What you need to know:
- Government says it is investing in a number of interventions to increase tourism revenues from $1.6b to at least $5b
The Ministry of Finance is confident that the tourism sector is on the path to full recovery, promising an increased inflow of foreign exchange, after a serious slump due to Covid-19 since 2020.
In his presentation during the National Budget Conference for the 2024/25 Budget Strategy, Finance Minister Matia Kasaija, said tourism receipts have risen since 2022, averaging at $260m in the quarter ended March, compared to $238m in the same period in 2022.
However, Mr Kasaija said “this was still below potential,” noting that a number of interventions have been outlined to increase tourism receipts to $5b per annum by 2028”.
Current data indicates that Uganda earns a little more than $1b from tourism. However, the earnings are still lower than the $1.6b that the sector was earning pre-Covid-19.
Therefore, Mr Kasaija said there is need to unlock constraints to tourism by improving roads, investing in ICT and tourism sites, ensuring security and countering negative publicity and travel advisories.
Other interventions, he said, include enhanced promotion and marketing, supporting training in hospitality, grading of tourism facilities based on international standards and enforcement of sanitation standards.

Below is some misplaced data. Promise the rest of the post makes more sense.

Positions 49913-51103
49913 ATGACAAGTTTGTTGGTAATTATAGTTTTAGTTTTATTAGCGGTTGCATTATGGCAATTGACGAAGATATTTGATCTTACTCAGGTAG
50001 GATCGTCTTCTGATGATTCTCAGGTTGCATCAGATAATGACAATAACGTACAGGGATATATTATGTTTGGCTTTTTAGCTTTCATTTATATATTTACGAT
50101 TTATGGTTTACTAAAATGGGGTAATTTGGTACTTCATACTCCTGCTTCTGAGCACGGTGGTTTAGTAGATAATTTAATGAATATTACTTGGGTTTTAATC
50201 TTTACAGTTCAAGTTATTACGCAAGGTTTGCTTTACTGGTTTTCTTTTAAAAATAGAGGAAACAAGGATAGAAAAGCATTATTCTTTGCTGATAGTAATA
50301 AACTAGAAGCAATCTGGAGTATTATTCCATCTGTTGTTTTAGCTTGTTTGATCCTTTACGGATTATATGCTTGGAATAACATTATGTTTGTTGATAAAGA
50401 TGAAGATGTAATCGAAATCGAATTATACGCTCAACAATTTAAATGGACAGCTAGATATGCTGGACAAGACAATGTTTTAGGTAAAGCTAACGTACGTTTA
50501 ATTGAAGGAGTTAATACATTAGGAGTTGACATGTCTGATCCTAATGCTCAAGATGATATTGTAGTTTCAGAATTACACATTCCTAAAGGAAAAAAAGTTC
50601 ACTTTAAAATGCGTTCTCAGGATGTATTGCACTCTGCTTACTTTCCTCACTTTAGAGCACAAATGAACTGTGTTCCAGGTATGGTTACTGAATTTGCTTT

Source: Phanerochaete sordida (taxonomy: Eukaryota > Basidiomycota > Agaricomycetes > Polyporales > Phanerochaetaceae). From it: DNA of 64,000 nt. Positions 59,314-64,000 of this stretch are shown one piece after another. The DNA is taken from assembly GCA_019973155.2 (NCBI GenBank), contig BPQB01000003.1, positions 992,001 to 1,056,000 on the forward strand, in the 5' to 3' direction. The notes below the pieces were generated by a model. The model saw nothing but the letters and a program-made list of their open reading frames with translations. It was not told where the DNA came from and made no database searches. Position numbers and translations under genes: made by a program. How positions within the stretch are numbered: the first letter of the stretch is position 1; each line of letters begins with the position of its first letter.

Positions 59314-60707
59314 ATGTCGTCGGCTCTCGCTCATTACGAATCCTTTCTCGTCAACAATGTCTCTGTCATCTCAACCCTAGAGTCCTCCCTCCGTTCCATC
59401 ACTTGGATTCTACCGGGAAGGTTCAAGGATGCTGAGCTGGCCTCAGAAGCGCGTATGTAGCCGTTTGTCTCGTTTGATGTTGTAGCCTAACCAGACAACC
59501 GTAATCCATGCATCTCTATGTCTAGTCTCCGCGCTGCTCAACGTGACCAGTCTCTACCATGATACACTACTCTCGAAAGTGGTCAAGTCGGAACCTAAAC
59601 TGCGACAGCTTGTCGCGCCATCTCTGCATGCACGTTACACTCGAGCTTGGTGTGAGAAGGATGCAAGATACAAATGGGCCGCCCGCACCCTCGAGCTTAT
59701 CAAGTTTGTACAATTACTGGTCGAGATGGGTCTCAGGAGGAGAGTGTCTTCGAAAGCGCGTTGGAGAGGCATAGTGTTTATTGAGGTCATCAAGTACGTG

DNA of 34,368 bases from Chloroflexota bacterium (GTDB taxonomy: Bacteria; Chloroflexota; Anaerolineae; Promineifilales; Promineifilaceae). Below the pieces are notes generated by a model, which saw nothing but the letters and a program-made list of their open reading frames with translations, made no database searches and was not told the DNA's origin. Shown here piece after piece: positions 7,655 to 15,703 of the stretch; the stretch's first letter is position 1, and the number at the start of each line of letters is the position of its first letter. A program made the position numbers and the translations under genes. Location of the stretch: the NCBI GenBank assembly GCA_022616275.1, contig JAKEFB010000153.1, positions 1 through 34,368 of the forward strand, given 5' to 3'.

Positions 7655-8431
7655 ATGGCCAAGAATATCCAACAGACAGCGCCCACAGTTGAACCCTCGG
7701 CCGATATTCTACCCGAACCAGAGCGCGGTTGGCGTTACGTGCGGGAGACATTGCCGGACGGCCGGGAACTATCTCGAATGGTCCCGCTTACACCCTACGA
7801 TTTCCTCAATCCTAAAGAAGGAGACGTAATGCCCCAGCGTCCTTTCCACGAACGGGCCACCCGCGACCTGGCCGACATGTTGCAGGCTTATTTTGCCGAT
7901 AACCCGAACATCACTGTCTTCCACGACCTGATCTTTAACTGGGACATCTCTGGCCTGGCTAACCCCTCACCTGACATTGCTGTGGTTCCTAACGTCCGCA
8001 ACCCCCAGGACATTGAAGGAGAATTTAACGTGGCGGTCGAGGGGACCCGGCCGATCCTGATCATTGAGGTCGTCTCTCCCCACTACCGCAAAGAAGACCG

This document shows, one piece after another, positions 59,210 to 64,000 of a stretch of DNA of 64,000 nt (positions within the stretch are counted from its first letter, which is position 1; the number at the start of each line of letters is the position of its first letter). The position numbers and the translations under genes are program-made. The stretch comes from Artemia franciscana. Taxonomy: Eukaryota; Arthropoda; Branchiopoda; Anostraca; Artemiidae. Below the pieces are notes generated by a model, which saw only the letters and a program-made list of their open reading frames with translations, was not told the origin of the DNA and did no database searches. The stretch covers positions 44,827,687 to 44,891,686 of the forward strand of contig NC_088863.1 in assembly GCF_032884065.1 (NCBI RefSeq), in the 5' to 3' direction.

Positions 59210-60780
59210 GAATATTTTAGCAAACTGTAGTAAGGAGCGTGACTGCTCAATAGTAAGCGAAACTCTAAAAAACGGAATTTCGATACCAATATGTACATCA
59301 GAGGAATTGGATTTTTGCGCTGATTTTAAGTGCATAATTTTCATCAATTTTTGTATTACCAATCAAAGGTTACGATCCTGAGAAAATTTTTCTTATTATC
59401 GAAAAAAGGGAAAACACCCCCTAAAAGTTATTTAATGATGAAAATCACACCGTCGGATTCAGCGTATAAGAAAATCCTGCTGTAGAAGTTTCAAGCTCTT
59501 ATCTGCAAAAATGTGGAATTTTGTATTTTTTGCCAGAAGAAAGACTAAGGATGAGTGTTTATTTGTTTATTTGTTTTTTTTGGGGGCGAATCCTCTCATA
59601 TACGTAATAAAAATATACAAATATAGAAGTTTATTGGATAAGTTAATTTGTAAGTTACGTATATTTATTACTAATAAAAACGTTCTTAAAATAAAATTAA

Government also notes that there is need to promote domestic tourism within Uganda and regional markets, many of which have untapped potential yet tourist facilities have to wait for peak seasons to survive.
Besides tourism, government also said remittances have increased to $1.38b in the year ended March on account of improved economic conditions in source countries while Foreign Direct Investments, which had reduced sharply to $874m in 2020 rose to $1.52b in 2022, the highest level on record.
“Uganda was one of the 10 top African countries in FDI inflows in 2022 and number one in East Africa due to growth in the minerals sector, and oil and gas, which recorded increased activity after the Final Investment Decision in February 2022,” he said.
However, during August, Mr Kasaija said, revenue performance was under target with government realising Shs4 trillion against a target of Shs4.13 trillion, which resulted in a shortfall of Shs100.67b
However, he said, despite the shortfall, there was a 12.5 percent growth in revenues worth Shs405.21b.
Mr Kasaija also noted that government has actively pushed for job creation, realising a total of 1.8 million jobs between 2016 and 2021 in different sectors of the economy, noting that the budget would continue to invest in science education and skilling through vocational and apprenticeship training to improve innovation, research and development.